2007 British Thoracic Society

8378. Safeguarding children

sexual activities, or encouraging children to behave in sexually inappropriate ways. Neglect is the persistent failure to meet a child’s basic physical and / or psychological needs, likely to result in the serious impairment of the child’s health or development. It may involve a parent or carer failing to provide Neglect adequate food, shelter and clothing, failing to protect a child from physical harm or danger, or the failure to ensure access to appropriate medical care or treatment. It may also (...) needs because of a psychological or medical dif?culty. For example, deaf or autistic children may demonstrate challenging behaviour, which may or may not be as a result of abuse. Children with special needs are more likely to be abused than children in the general population. Children in need Children who are de?ned as being ‘in need’ are those whose vulnerability is such that they are unlikely to reach or maintain a satisfactory level of health or development, or their health and development

2006 Joint Royal Colleges Ambulance Liaison Committee

8379. Neck and back trauma

no randomised controlled trials comparing out of hospital spinal immobilisation techniques 1 : ? soft collars do not limit movement 2,3 ? there is variable difference between the various types of semi-rigid collars 2-4 ? addition of side supports and tapes increases immobilisation 2,3 ? combining collar with extrication board improves immobilisation 5 ? the application of devices is more important than the variation of devices 6 ? neutral position needs slight ?exion of the neck and the occiput should (...) should have manual immobilisation commenced at the earliest time, whilst initial assessment is undertaken. HISTORY It is vital to determine the mechanism of injury in order to understand the forces involved in causing the injury including: hyper?exion, hyperextension, rotation and compression and combinations of all the above. Injury most frequently occurs at junctions of mobile and ?xed sections of the spine. Hence fractures are more commonly seen in the lower cervical vertebrae where the cervical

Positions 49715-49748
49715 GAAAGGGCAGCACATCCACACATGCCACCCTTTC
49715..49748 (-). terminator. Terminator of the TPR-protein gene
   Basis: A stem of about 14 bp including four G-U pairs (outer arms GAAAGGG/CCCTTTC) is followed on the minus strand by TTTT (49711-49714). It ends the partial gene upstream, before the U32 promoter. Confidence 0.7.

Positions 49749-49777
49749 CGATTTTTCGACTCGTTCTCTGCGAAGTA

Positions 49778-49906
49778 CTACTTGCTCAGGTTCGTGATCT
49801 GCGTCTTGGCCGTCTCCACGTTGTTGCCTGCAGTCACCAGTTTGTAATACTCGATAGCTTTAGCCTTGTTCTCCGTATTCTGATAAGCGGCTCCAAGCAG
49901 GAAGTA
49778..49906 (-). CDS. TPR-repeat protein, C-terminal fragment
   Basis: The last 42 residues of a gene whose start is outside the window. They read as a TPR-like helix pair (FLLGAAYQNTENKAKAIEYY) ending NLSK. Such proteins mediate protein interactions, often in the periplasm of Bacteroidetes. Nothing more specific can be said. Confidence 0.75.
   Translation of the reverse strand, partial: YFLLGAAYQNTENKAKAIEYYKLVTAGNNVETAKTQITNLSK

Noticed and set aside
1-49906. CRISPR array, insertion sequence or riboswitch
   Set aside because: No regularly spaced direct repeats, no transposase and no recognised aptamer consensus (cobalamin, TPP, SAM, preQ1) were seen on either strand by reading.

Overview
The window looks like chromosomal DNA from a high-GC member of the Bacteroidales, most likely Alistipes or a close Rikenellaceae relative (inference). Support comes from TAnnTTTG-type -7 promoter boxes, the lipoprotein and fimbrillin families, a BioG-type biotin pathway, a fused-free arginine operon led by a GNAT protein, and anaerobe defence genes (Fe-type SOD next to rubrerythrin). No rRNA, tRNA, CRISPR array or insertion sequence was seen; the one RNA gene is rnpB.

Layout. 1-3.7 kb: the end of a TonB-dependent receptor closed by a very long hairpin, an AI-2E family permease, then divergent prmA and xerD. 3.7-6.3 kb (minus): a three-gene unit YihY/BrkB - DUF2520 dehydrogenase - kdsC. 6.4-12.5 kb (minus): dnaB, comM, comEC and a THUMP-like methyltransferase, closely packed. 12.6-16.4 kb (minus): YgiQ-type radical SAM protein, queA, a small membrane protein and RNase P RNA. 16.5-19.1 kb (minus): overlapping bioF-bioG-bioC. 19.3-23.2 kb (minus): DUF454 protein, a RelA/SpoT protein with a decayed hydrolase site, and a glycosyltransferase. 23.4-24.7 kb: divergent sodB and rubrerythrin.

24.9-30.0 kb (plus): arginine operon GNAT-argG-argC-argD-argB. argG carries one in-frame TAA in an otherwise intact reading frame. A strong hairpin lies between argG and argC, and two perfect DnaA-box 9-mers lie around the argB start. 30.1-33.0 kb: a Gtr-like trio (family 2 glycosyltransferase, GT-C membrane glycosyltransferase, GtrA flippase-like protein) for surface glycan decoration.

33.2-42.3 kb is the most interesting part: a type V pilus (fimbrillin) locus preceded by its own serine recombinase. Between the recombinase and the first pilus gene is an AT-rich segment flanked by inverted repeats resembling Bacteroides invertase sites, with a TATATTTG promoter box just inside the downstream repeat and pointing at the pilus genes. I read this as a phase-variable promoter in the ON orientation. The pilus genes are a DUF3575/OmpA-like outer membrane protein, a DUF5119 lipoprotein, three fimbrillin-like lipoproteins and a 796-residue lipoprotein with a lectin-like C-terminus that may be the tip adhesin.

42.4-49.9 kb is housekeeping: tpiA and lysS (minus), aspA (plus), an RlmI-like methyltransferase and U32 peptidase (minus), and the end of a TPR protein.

2006 Joint Royal Colleges Ambulance Liaison Committee

8380. Evidence Based Research: Effectiveness of Grabrail Orientations During the Sit-to-Stand Transfer

of Statistics, 2005). The increase in the older population is due primarily to an increased life expectancy in combination with a decreased fertility rate. Concurrent with the ageing process, bodily changes may affect an older person’s functional performance such as mobility and self care. For example, the ageing process has been linked to a generalised decrease in muscle strength and joint range of motion, especially at the hip, knee and spine, as well as difficulties with proprioception and balance which (...) (Allied and Complementary Medicine) AMI: Australasian Medical Index ARCH: Australian Architecture Database AVE: Avery Index to Architectural Periodicals CINAHL (Nursing and Allied Health) Compendex Plus Current Contents Dissertation abstracts Expanded Academic Index ASAP Medline OSH-ROM ProQuest 5000 PsycINFO PubMed Science Direct University of Sydney Theses Web of Science WWW via the Google and Google Scholar Search engine Legislative and Regulatory Documents $ # The following

2006 Home Modification Information Clearinghouse